Fiddling around with database security might end on a sour note
Databases are the lifeblood of most IT architectures, and the data they contain on customers, patients, products, financial records and the like makes them inviting targets for malicious hackers. But in many organizations, database security plays second -- or maybe third -- fiddle to network and endpoint security efforts.
How is that working out? Not so well, perhaps. In a 2016 survey of senior security executives conducted by 451 Research, 26.1% of the 1,105 respondents said their organizations had suffered a data breach during the previous 12 months, while a total of 67.8% said their systems had been breached at some point.
Even so, the survey didn't find a sudden rush to boost security in databases. To the contrary, tools for encrypting data that's at rest in databases ranked last among five types of security software on planned investments in 2017, according to a report published jointly by 451 Research and Thales E-Security. Network and endpoint security tools topped the spending plans list. "The sobering news is that the spending still favors old habits," 451 analyst Garrett Bekker wrote.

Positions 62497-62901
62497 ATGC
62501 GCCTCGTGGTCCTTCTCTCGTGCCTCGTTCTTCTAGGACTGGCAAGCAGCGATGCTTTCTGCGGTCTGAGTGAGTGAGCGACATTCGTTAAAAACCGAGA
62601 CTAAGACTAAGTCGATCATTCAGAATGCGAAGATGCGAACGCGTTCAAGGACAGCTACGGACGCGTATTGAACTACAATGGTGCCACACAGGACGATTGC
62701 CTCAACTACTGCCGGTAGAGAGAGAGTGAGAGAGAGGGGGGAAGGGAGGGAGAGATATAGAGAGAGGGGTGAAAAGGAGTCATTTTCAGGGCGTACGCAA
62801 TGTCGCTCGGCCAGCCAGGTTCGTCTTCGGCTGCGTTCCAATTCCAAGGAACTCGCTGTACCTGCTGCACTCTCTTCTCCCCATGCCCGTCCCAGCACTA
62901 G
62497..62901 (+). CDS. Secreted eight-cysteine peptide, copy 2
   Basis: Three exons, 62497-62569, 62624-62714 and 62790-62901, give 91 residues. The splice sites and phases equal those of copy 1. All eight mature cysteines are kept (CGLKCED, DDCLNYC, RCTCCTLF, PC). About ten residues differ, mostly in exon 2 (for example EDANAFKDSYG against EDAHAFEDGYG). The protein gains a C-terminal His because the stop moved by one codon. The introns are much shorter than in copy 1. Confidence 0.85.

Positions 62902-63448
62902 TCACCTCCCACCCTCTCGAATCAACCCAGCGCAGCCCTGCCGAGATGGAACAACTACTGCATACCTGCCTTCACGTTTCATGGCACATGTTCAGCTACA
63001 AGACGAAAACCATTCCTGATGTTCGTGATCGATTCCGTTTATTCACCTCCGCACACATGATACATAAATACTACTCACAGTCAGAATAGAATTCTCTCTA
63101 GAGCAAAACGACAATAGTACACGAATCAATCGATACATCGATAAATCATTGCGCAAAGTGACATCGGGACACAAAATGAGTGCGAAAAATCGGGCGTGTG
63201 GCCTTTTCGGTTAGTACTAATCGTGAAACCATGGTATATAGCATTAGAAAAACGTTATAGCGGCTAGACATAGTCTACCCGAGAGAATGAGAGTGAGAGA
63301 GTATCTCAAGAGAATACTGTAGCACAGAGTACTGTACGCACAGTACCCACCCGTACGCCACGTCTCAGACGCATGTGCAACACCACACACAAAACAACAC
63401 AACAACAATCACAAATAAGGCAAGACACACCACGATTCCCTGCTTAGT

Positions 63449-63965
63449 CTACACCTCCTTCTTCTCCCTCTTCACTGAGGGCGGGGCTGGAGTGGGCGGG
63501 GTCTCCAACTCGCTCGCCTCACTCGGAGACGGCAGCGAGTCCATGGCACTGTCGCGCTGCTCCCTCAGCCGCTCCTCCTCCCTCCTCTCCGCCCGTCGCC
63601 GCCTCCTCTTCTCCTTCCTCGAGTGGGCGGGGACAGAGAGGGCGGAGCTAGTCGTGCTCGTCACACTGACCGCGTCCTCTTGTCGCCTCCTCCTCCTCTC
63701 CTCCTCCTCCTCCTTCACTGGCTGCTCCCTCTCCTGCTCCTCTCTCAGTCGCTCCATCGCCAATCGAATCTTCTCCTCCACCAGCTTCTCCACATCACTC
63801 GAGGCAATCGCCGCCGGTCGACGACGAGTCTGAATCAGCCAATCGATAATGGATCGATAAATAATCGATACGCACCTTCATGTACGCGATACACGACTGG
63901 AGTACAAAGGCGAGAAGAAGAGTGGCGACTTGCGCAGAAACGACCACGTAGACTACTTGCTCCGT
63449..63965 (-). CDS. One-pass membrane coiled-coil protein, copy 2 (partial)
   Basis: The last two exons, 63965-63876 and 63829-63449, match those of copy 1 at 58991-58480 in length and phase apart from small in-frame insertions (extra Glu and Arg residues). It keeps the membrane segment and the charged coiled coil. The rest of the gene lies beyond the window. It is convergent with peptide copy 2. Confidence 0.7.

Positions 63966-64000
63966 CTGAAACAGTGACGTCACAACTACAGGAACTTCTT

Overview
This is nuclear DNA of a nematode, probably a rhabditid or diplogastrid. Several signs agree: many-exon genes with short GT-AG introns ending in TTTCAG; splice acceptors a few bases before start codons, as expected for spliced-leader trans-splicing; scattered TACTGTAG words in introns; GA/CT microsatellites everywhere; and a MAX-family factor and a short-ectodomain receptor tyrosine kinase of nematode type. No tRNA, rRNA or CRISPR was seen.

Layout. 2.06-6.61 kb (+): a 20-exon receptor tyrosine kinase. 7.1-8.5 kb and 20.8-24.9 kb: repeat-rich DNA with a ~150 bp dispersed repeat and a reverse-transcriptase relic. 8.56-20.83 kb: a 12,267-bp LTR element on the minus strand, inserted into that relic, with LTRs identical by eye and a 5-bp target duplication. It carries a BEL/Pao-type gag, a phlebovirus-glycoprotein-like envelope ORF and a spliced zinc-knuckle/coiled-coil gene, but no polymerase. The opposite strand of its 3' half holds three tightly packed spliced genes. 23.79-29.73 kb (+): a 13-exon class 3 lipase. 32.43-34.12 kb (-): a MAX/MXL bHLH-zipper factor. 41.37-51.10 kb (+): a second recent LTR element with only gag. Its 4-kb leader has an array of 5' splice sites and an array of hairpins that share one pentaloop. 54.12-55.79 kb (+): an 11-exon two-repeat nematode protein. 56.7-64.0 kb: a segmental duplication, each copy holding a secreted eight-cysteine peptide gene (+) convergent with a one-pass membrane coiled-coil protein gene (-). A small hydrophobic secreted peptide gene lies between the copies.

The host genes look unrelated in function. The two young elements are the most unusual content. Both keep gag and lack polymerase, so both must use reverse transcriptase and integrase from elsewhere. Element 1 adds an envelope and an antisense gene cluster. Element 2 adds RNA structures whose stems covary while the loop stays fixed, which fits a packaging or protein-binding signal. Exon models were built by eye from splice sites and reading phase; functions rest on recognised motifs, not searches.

At the same time, the growing use of cloud databases and NoSQL systems adds new pieces to the database security puzzle. "You need to shift your approach when securing databases run on cloud services," Securosis LLC analyst Adrian Lane wrote in a November 2016 blog post. Among other things, he pointed to architectural changes that "lead to more segmented deployment, with more granular control over access to data" than on-premises systems provide.
More alarmingly, many NoSQL databases "place availability over confidentiality and integrity of the stored data," said Tony Robinson, a senior security analyst at Hurricane Labs, in a January 2017 blog post. This handbook looks more closely at that issue and other aspects of security in databases.